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Based on kernel version 4.16.1. Page generated on 2018-04-09 11:53 EST.

1	========================================================
2	Linux Security Modules: General Security Hooks for Linux
3	========================================================
4	
5	:Author: Stephen Smalley
6	:Author: Timothy Fraser
7	:Author: Chris Vance
8	
9	.. note::
10	
11	   The APIs described in this book are outdated.
12	
13	Introduction
14	============
15	
16	In March 2001, the National Security Agency (NSA) gave a presentation
17	about Security-Enhanced Linux (SELinux) at the 2.5 Linux Kernel Summit.
18	SELinux is an implementation of flexible and fine-grained
19	nondiscretionary access controls in the Linux kernel, originally
20	implemented as its own particular kernel patch. Several other security
21	projects (e.g. RSBAC, Medusa) have also developed flexible access
22	control architectures for the Linux kernel, and various projects have
23	developed particular access control models for Linux (e.g. LIDS, DTE,
24	SubDomain). Each project has developed and maintained its own kernel
25	patch to support its security needs.
26	
27	In response to the NSA presentation, Linus Torvalds made a set of
28	remarks that described a security framework he would be willing to
29	consider for inclusion in the mainstream Linux kernel. He described a
30	general framework that would provide a set of security hooks to control
31	operations on kernel objects and a set of opaque security fields in
32	kernel data structures for maintaining security attributes. This
33	framework could then be used by loadable kernel modules to implement any
34	desired model of security. Linus also suggested the possibility of
35	migrating the Linux capabilities code into such a module.
36	
37	The Linux Security Modules (LSM) project was started by WireX to develop
38	such a framework. LSM is a joint development effort by several security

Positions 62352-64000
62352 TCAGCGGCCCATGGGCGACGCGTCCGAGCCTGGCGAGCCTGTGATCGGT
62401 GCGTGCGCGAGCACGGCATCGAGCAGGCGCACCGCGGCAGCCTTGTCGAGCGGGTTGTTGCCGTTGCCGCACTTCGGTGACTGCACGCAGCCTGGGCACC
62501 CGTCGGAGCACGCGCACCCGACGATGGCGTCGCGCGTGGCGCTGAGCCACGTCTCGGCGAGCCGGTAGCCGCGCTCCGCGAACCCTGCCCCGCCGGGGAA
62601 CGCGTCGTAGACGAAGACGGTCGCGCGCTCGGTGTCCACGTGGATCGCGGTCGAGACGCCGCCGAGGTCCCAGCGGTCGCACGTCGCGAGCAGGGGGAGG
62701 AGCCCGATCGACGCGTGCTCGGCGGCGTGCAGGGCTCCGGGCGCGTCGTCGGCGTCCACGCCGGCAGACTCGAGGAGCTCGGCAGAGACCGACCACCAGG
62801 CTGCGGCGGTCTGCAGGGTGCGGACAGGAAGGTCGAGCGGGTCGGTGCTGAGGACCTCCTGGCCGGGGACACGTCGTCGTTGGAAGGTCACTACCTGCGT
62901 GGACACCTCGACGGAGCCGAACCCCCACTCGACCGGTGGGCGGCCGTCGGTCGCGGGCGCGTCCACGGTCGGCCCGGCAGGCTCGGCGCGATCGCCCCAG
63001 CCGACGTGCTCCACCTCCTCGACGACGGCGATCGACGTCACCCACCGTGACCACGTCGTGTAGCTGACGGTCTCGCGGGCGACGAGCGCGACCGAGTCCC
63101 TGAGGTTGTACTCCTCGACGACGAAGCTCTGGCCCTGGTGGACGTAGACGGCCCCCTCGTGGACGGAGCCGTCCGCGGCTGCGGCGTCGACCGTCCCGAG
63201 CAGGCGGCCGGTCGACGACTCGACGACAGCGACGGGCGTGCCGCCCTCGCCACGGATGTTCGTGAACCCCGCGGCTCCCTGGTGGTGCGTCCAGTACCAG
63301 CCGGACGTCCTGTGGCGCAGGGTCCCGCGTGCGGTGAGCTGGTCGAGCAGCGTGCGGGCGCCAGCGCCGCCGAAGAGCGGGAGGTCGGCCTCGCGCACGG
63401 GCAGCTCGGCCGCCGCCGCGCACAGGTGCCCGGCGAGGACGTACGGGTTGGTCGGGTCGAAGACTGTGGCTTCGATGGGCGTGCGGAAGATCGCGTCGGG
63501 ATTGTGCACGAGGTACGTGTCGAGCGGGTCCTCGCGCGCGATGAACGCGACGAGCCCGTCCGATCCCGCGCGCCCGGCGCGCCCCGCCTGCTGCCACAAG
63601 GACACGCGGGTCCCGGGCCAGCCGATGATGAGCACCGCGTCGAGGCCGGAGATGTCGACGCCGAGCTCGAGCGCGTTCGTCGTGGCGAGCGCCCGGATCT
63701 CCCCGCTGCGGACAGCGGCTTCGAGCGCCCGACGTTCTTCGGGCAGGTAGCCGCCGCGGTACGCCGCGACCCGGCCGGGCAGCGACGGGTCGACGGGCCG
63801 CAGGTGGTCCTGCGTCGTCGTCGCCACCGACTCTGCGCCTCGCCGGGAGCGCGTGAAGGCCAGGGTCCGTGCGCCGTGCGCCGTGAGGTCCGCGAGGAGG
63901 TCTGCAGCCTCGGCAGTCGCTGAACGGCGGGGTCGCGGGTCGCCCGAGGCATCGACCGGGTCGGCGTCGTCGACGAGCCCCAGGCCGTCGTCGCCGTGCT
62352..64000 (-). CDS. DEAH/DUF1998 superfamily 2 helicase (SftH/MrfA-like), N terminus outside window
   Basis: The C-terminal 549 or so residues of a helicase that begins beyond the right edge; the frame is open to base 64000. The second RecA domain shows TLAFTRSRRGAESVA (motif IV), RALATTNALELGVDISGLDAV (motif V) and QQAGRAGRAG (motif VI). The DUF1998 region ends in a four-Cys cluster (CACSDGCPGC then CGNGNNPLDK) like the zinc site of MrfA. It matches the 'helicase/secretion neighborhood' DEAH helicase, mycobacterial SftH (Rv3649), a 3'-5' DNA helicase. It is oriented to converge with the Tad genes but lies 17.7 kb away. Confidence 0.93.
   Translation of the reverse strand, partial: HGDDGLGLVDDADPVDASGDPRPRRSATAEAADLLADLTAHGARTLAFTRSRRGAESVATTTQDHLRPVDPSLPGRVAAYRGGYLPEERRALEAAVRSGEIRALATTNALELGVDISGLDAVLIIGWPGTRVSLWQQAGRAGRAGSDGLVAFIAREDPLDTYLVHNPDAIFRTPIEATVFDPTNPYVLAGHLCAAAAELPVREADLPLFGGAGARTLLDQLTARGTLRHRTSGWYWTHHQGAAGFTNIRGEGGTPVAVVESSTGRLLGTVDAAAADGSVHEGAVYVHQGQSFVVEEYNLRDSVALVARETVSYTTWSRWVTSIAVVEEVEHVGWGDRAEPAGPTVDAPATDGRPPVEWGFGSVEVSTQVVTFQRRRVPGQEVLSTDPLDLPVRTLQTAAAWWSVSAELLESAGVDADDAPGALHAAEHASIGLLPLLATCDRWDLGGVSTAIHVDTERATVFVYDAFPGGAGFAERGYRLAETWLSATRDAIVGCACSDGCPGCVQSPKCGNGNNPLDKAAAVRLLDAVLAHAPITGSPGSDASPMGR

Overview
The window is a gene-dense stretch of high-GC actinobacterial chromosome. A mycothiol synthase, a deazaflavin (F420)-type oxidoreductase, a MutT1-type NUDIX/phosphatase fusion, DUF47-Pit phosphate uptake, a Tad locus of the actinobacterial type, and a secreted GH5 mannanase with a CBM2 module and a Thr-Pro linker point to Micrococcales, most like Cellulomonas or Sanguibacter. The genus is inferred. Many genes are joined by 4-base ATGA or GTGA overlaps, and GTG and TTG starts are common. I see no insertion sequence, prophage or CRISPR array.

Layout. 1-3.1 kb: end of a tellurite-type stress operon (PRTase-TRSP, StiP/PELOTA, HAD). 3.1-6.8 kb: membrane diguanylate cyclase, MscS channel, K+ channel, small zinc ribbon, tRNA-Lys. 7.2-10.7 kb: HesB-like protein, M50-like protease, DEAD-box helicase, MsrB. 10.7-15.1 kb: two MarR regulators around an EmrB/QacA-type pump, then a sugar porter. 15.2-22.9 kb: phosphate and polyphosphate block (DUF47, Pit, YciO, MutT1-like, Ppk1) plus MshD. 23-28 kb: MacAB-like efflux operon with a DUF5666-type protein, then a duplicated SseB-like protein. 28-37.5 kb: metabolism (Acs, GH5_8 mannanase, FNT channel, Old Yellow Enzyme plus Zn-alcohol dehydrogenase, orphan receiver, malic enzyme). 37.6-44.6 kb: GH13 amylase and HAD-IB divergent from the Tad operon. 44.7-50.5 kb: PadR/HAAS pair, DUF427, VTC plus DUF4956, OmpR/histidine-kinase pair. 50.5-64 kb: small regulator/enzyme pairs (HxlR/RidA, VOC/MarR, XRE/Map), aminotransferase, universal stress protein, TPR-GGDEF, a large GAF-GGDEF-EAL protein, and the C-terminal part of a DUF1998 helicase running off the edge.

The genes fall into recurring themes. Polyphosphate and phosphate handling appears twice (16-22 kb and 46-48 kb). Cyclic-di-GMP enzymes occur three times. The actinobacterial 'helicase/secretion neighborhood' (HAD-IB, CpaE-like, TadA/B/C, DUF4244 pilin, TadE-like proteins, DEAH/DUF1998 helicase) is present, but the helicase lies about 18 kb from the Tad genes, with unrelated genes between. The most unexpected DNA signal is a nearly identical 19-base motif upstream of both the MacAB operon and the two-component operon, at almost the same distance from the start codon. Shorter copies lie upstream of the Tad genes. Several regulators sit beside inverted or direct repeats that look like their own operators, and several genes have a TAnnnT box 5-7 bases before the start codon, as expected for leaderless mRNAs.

39	projects, including Immunix, SELinux, SGI and Janus, and several
40	individuals, including Greg Kroah-Hartman and James Morris, to develop a
41	Linux kernel patch that implements this framework. The patch is
42	currently tracking the 2.4 series and is targeted for integration into
43	the 2.5 development series. This technical report provides an overview
44	of the framework and the example capabilities security module provided
45	by the LSM kernel patch.
46	
47	LSM Framework
48	=============
49	
50	The LSM kernel patch provides a general kernel framework to support
51	security modules. In particular, the LSM framework is primarily focused
52	on supporting access control modules, although future development is
53	likely to address other security needs such as auditing. By itself, the
54	framework does not provide any additional security; it merely provides
55	the infrastructure to support security modules. The LSM kernel patch
56	also moves most of the capabilities logic into an optional security
57	module, with the system defaulting to the traditional superuser logic.
58	This capabilities module is discussed further in
59	`LSM Capabilities Module <#cap>`__.
60	
61	The LSM kernel patch adds security fields to kernel data structures and
62	inserts calls to hook functions at critical points in the kernel code to
63	manage the security fields and to perform access control. It also adds
64	functions for registering and unregistering security modules, and adds a
65	general :c:func:`security()` system call to support new system calls
66	for security-aware applications.
67	
68	The LSM security fields are simply ``void*`` pointers. For process and
69	program execution security information, security fields were added to
70	:c:type:`struct task_struct <task_struct>` and
71	:c:type:`struct linux_binprm <linux_binprm>`. For filesystem
72	security information, a security field was added to :c:type:`struct